|Fiscal policy||Taxation and spending measures which allow the government to guide the economy.|
General government covers the sector including central and local government. Importantly it excludes public corporations.
The following definitions are taken from the European System of National Accounts manual ESA 10
“The general government sector (S.13) consists of institutional units which are non-market producers whose output is intended for individual and collective consumption, and are financed by compulsory payments made by units belonging to other sectors, and institutional units principally engaged in the redistribution of national income and wealth.” (Para 2.111)
The central government subsector includes all administrative departments of the state and other central agencies whose competence extends normally over the whole economic territory, except for the administration of social security funds. (para 2.114)The local government subsector includes those types of public administration whose competence extends to only a local part of the economic territory, apart from local agencies of social security funds. (para 2.116)
The state of a security or other asset that cannot easily be sold or exchanged for cash without a substantial loss in value. Illiquid assets also cannot be sold quickly because of a lack of ready and willing investors or speculators to purchase the asset.
Liquid assets mainly comprise foreign exchange reserves and bank deposits.
|Liquidity||The ease with which a financial instrument can be exchanged for goods and services.|
|Local government||See general government|
|Net Borrowing (PSNB)||
Net borrowing refers to the difference between the income the government receives (in taxes etc) and its current and capital expenditure, on an accrued basis. Public sector net borrowing is derived by subtracting the public sector current budget from public sector net investment. The public sector borrowing may not balance over an economic cycle due to the capital investment.Net borrowing is an accrued measure which is consolidated (i.e. intra-sector transactions are not recorded).
|Net Cash Requirement (PSNCR)||
Net cash requirement is the amount the government needs to raise to meet the shortfall in net borrowing. The figure is measured in real cash terms rather than accruals. The public sector net cash requirement is an approximation of the flow of the public sector net debt stock, i.e. public sector net debt is roughly the sum of all the historical public sector net cash requirements.
Note that PSNCR is unaffected by the government re-financing of banks and building societies and so there is no "ex" measure.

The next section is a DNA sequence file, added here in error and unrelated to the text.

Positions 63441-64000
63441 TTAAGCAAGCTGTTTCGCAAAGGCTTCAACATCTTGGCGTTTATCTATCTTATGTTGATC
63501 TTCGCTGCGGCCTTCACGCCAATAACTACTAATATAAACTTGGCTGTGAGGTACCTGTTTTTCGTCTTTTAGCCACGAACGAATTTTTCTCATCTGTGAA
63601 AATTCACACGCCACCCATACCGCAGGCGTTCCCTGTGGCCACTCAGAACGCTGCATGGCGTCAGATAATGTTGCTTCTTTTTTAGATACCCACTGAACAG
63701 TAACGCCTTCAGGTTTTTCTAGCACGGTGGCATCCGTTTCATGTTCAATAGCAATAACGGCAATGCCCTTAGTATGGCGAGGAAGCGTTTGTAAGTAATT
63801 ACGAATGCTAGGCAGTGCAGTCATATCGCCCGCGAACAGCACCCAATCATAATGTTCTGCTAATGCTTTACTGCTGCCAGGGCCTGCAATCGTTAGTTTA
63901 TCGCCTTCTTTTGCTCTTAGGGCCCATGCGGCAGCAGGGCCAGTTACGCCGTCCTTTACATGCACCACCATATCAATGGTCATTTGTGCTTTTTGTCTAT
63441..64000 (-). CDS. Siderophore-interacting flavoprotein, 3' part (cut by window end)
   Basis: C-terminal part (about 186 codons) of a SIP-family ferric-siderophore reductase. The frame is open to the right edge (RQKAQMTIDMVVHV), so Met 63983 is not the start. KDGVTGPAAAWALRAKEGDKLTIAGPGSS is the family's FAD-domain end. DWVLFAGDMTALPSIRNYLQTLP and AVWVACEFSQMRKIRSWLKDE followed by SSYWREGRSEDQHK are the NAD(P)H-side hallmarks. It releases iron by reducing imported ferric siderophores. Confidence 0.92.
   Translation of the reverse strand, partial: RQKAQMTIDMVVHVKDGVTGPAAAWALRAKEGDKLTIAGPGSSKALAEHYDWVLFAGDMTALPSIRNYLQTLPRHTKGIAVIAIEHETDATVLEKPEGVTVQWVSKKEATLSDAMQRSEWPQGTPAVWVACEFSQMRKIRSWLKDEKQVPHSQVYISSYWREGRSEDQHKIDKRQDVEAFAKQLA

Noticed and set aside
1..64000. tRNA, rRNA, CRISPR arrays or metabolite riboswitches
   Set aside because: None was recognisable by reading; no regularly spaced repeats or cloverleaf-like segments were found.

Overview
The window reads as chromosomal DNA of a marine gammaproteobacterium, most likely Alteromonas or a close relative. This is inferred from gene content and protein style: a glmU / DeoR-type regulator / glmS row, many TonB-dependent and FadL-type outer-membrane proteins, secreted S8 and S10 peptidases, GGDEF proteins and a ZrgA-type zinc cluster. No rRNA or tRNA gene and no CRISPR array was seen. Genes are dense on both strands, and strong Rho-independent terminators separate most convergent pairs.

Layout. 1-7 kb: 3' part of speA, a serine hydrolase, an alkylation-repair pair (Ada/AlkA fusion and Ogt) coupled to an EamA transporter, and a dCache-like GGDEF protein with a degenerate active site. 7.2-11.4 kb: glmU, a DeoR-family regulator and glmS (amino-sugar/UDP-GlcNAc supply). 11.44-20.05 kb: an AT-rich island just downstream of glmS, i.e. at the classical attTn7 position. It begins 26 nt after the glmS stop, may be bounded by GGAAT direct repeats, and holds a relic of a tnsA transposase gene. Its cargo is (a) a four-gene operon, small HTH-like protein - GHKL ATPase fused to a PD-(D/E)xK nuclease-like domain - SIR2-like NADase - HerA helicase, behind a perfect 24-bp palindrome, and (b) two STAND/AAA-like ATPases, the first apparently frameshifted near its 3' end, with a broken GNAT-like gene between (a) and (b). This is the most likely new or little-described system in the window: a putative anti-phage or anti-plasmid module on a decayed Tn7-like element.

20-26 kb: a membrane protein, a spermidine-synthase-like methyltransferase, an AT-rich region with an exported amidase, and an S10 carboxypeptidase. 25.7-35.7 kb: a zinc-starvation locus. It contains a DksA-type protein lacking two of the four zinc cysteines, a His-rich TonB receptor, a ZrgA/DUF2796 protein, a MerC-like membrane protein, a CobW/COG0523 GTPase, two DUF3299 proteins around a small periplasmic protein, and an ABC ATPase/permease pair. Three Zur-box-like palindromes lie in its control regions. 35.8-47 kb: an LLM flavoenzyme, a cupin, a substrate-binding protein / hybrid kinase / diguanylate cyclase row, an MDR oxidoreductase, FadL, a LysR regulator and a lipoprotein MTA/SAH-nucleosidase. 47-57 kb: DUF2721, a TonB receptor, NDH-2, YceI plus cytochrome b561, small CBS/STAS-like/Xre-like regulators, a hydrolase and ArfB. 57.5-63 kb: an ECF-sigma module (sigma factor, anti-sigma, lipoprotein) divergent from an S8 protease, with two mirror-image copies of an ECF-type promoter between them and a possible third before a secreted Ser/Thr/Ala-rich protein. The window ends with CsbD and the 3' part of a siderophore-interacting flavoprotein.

|Net Debt (PSND)||
Public sector net debt (often incorrectly referred to as national debt) is the total outstanding amount the government has borrowed (excluding capital expenditure). Net debt considers liquid assets where as gross debt does not. Net debt is often expressed as a percentage of GDP.
Public sector holdings of debt within the public sector consolidate (are cancelled out). The public sector net cash requirement is, approximately, the flows equivalent of PSND.
Net investment refers the balance of acquisition less disposals of capital assets and liabilities.
The non-financial account records current expenditure, current revenue and capital transactions. It is used to calculate the net lending/borrowing position from non-financial transactions. (see financial account and see alignment)
|Office for Budget Responsibility (OBR)||
The Office for Budget Responsibility see http://budgetresponsibility.independent.gov.uk/.
The OBR was established in May 2010, and placed on a permanent, statutory footing in March 2011. As set out in the Budget Responsibility and National Audit Act 2011, the OBR has a duty to prepare fiscal and economic forecasts twice each year. The Government has adopted the OBR’s forecasts as official forecasts used to inform policy decisions. The Charter for Budget Responsibility sets out the Government’s intention to continue this practice.
A financial reporting system called Online System for Central Accounting and Reporting (OSCAR). This system collects public spending data from central government departments and the devolved administrations.
The estimates of actual spend for completed months. Commonly used to refer to data deliveries from central and local government.
|Public Finance Initiative (PFI)||
The creation of public –private partnerships through the funding of public projects with private capital.
|PSCB (see current budget)||Public Sector Current Budget (see current budget)|
|PSNB (see net borrowing)||Public Sector Net borrowing (see net borrowing)|
A technique for removing seasonal or calendar effects from time series data.
This is the difference between current expenditure and current revenue but importantly excludes interest payable. This term is similar in definition to current budget (but excludes interest payable).
Public sector net worth
|This is the difference between total public sector assets and liabilities.|
The intervention of the Central Bank in the financial markets where it buys financial assets – usually government bonds – to raise the money supply in an economy.
|Reconciliation||Reconciliation tables are produced to show how PSNB & PSND relate to their corresponding ‘ex’ measure.|
|Special Liquidity scheme (SLS)||This scheme was introduced to improve the liquidity position of the banking system by allowing banks and building societies to swap their high quality mortgage-backed and other securities for UK Treasury Bills for up to three years.|
|Year to date||Year to date statistics in the Public Sector Finances statistical bulletin are presented on a financial year basis, i.e. from April to the current month.|